4.9

Powers of Ombudsman/ Regulator The powers of the Ombudsman/ Regulator, inter-alia, would include:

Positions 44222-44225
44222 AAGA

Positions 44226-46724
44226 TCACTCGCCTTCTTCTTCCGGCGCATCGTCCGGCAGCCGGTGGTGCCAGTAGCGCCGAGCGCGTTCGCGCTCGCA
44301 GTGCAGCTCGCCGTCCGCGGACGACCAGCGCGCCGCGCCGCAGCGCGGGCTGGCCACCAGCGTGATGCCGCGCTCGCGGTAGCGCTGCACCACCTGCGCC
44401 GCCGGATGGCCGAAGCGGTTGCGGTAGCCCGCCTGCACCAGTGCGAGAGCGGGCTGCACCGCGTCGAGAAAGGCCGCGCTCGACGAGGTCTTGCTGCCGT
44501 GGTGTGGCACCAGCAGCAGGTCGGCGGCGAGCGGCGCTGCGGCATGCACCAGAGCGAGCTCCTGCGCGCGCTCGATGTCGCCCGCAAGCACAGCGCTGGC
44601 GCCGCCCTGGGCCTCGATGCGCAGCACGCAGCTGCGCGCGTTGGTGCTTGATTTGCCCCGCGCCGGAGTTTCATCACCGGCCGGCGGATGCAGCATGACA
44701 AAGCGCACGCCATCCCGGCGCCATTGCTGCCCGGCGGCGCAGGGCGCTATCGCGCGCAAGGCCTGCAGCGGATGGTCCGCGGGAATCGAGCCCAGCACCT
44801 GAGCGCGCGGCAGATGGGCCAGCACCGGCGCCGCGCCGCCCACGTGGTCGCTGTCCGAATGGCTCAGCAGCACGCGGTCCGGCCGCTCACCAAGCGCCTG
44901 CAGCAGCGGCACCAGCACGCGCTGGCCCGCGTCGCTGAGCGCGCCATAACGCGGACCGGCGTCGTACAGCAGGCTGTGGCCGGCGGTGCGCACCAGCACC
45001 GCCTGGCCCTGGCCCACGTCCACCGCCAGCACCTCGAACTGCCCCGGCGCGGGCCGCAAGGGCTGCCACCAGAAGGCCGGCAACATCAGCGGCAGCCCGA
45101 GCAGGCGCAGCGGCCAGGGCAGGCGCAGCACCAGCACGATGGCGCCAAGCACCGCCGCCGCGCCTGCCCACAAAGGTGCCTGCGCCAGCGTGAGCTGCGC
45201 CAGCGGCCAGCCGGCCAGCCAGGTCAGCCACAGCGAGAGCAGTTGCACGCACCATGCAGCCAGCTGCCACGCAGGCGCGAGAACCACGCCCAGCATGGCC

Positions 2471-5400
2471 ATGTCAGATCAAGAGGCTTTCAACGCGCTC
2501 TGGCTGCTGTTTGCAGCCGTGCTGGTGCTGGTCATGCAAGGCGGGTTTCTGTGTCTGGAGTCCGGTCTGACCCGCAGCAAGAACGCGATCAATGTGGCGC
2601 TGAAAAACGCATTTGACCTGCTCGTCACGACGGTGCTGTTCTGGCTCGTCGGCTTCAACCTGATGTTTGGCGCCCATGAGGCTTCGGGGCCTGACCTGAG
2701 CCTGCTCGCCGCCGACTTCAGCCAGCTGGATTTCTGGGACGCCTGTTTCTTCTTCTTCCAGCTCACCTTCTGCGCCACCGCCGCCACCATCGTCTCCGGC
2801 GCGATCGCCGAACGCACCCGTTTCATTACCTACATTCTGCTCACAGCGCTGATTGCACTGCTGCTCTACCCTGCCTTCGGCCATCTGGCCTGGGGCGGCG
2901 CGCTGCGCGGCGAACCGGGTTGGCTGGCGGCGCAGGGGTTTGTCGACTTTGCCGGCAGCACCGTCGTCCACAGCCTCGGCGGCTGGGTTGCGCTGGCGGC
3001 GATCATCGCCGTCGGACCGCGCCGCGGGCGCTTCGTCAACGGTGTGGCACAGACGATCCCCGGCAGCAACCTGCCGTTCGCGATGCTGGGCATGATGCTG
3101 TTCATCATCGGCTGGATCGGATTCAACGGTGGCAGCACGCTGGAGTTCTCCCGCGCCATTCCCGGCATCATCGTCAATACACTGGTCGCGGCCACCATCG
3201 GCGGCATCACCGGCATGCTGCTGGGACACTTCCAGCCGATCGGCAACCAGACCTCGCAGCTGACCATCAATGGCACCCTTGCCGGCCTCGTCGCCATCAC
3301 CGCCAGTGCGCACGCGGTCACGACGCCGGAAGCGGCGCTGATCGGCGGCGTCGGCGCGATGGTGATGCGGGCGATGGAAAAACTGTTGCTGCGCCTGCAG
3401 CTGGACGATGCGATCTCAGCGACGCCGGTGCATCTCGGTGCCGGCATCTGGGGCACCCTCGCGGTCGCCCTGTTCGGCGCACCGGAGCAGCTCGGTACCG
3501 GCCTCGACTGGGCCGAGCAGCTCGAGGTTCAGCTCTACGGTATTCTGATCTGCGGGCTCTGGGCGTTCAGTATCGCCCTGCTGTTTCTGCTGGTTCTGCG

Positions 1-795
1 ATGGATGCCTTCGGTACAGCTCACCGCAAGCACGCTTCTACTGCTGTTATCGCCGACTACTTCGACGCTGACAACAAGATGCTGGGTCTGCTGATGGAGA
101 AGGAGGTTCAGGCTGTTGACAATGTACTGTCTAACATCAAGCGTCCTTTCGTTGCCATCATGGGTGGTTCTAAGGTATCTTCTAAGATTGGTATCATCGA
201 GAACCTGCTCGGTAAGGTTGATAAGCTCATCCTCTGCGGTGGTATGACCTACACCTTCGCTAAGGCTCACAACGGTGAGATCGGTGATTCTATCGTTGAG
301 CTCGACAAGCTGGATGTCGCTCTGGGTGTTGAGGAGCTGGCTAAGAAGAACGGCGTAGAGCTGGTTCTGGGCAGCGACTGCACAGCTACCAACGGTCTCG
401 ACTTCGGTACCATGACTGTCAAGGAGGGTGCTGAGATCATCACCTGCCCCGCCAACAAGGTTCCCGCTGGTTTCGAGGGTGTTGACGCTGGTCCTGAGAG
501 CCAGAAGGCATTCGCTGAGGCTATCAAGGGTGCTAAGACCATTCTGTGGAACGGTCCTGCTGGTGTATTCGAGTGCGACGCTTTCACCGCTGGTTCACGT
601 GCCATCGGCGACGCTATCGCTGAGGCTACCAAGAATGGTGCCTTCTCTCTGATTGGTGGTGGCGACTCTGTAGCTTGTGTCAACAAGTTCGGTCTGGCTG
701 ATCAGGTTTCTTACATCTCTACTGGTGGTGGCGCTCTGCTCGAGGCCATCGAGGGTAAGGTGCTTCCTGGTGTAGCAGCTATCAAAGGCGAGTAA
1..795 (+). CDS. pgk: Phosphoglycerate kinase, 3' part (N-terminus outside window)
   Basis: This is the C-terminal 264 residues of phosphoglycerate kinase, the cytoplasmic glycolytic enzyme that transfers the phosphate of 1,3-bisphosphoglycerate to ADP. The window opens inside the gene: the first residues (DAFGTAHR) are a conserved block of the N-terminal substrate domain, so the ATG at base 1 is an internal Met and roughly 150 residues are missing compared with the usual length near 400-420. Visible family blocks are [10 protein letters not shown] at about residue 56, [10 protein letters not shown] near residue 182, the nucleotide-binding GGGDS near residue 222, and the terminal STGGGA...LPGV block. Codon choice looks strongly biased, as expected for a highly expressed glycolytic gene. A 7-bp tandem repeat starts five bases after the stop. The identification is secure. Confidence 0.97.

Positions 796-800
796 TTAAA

A. Public functionaries in the Department/Orissa State Civil Supplies Corporation Limited/Food Corporation of India, in charge of, or dealing with Public Distribution System, must function with “due diligence”; that is, they must ensure that within the framework of the system, the consumers’ entitlements of Food grains etc., are made available to them on time through the distribution network. Any deficiency or shortcoming on their part, with reference to the benchmarks, will render the functionary personally liable to action. The Ombudsman/Regulator will have the power to recommend and monitor departmental action in respect of errant officers keeping in mind the governing disciplinary rules. In cases of violation of any laws in the matter of Public Distribution System, the Ombudsman/ Regulator can direct the concerned authorities to take action against the person/party. There cannot be any corruption in Public Distribution System unless there is complicity between FPSs, Department Officials and the Transporter. While the FPS owner and the Transporter can be prosecuted under Section 7 of the Essential Commodities Act, 1955 for violation of the provisions of law including the Public Distribution System (Control) Order, 2001, it is incongruous that the Department officials who are fully involved in the crime should be proceeded against only departmentally in the absence of sanction under Section 15A of the Essential Commodities Act, 1955. The Committee therefore recommends that Section 15A be suitably amended by deleting clause (b), which deals with public servants belonging to the State Governments. The Committee also recommends that till the legislature makes such an amendment as proposed, the State Government shall delegate the power of sanction for prosecution to the Ombudsman/Regulator. B. The Ombudsman/ Regulator can recommend payment of compensation to a complainant upto a maximum amount of Rs. 5,000/-, and/or supply of goods